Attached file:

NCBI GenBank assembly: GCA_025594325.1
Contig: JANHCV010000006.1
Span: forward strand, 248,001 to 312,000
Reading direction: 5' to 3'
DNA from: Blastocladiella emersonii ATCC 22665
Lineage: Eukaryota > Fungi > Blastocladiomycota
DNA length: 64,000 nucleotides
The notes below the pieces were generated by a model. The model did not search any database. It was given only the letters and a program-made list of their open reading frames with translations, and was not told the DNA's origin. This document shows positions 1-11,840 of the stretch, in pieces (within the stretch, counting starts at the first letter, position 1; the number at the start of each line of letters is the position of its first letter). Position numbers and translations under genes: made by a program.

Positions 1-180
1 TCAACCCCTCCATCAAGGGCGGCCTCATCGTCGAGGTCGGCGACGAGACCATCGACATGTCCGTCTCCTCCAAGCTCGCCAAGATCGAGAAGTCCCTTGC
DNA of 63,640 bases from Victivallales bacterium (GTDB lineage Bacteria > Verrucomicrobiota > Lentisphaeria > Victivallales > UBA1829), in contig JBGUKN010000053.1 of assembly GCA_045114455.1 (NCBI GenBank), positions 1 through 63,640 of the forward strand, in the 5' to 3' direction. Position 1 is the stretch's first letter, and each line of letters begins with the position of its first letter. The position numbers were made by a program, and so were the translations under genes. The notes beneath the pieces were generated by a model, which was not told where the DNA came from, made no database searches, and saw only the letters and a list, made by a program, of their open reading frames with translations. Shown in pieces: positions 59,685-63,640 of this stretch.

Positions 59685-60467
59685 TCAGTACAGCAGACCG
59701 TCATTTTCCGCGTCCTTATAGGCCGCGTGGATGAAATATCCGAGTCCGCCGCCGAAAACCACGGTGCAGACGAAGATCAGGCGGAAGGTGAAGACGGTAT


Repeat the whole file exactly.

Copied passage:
NCBI GenBank assembly: GCA_025594325.1
Contig: JANHCV010000006.1
Span: forward strand, 248,001 to 312,000
Reading direction: 5' to 3'
DNA from: Blastocladiella emersonii ATCC 22665
Lineage: Eukaryota > Fungi > Blastocladiomycota
DNA length: 64,000 nucleotides
The notes below the pieces were generated by a model. The model did not search any database. It was given only the letters and a program-made list of their open reading frames with translations, and was not told the DNA's origin. This document shows positions 1-11,840 of the stretch, in pieces (within the stretch, counting starts at the first letter, position 1; the number at the start of each line of letters is the position of its first letter). Position numbers and translations under genes: made by a program.

Positions 1-180
1 TCAACCCCTCCATCAAGGGCGGCCTCATCGTCGAGGTCGGCGACGAGACCATCGACATGTCCGTCTCCTCCAAGCTCGCCAAGATCGAGAAGTCCCTTGC
DNA of 63,640 bases from Victivallales bacterium (GTDB lineage Bacteria > Verrucomicrobiota > Lentisphaeria > Victivallales > UBA1829), in contig JBGUKN010000053.1 of assembly GCA_045114455.1 (NCBI GenBank), positions 1 through 63,640 of the forward strand, in the 5' to 3' direction. Position 1 is the stretch's first letter, and each line of letters begins with the position of its first letter. The position numbers were made by a program, and so were the translations under genes. The notes beneath the pieces were generated by a model, which was not told where the DNA came from, made no database searches, and saw only the letters and a list, made by a program, of their open reading frames with translations. Shown in pieces: positions 59,685-63,640 of this stretch.

Positions 59685-60467
59685 TCAGTACAGCAGACCG
59701 TCATTTTCCGCGTCCTTATAGGCCGCGTGGATGAAATATCCGAGTCCGCCGCCGAAAACCACGGTGCAGACGAAGATCAGGCGGAAGGTGAAGACGGTAT